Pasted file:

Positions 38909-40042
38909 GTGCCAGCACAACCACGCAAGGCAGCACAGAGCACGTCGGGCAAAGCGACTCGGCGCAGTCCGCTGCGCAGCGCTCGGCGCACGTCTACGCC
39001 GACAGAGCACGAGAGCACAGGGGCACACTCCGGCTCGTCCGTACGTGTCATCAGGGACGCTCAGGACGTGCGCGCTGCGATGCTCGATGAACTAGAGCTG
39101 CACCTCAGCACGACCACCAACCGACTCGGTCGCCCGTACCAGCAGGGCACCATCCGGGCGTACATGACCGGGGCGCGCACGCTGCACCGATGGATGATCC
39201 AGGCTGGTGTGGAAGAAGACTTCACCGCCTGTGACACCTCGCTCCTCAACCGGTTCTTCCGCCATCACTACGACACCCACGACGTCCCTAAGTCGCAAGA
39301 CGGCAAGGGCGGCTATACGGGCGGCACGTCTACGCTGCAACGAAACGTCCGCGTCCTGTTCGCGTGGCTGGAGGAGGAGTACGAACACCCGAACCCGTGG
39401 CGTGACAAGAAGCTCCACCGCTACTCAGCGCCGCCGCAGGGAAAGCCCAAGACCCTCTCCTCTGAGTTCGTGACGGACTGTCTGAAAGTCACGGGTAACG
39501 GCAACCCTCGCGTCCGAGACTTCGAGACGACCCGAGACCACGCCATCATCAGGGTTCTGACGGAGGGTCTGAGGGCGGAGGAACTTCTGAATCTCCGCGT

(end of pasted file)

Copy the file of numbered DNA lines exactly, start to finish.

Positions 38909-40042
38909 GTGCCAGCACAACCACGCAAGGCAGCACAGAGCACGTCGGGCAAAGCGACTCGGCGCAGTCCGCTGCGCAGCGCTCGGCGCACGTCTACGCC
39001 GACAGAGCACGAGAGCACAGGGGCACACTCCGGCTCGTCCGTACGTGTCATCAGGGACGCTCAGGACGTGCGCGCTGCGATGCTCGATGAACTAGAGCTG
39101 CACCTCAGCACGACCACCAACCGACTCGGTCGCCCGTACCAGCAGGGCACCATCCGGGCGTACATGACCGGGGCGCGCACGCTGCACCGATGGATGATCC
39201 AGGCTGGTGTGGAAGAAGACTTCACCGCCTGTGACACCTCGCTCCTCAACCGGTTCTTCCGCCATCACTACGACACCCACGACGTCCCTAAGTCGCAAGA
39301 CGGCAAGGGCGGCTATACGGGCGGCACGTCTACGCTGCAACGAAACGTCCGCGTCCTGTTCGCGTGGCTGGAGGAGGAGTACGAACACCCGAACCCGTGG
39401 CGTGACAAGAAGCTCCACCGCTACTCAGCGCCGCCGCAGGGAAAGCCCAAGACCCTCTCCTCTGAGTTCGTGACGGACTGTCTGAAAGTCACGGGTAACG
39501 GCAACCCTCGCGTCCGAGACTTCGAGACGACCCGAGACCACGCCATCATCAGGGTTCTGACGGAGGGTCTGAGGGCGGAGGAACTTCTGAATCTCCGCGT